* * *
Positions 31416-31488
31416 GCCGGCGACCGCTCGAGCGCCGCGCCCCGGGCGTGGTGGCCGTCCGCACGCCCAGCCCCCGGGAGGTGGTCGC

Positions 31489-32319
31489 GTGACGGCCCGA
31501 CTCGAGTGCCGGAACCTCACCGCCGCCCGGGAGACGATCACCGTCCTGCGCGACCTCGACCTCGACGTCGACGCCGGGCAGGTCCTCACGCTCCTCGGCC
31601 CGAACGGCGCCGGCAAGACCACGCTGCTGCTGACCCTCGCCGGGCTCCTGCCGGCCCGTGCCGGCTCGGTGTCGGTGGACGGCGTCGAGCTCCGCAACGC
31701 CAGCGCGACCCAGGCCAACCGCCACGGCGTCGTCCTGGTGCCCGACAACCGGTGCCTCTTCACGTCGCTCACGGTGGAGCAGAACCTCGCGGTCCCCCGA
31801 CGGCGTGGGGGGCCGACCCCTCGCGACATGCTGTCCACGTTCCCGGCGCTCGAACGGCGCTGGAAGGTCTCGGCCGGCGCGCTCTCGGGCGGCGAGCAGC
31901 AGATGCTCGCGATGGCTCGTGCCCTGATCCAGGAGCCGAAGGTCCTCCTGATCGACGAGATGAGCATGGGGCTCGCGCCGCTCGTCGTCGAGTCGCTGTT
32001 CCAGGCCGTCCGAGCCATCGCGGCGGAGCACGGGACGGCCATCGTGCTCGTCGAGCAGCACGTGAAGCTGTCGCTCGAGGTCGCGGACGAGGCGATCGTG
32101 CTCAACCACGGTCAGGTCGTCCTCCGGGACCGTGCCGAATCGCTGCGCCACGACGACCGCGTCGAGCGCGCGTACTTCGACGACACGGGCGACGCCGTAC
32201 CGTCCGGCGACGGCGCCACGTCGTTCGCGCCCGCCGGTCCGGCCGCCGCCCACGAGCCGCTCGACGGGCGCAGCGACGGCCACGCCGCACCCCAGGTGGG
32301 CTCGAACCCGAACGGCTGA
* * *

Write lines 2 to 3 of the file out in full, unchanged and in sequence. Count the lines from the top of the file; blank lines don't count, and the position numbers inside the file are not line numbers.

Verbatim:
31416 GCCGGCGACCGCTCGAGCGCCGCGCCCCGGGCGTGGTGGCCGTCCGCACGCCCAGCCCCCGGGAGGTGGTCGC

Positions 31489-32319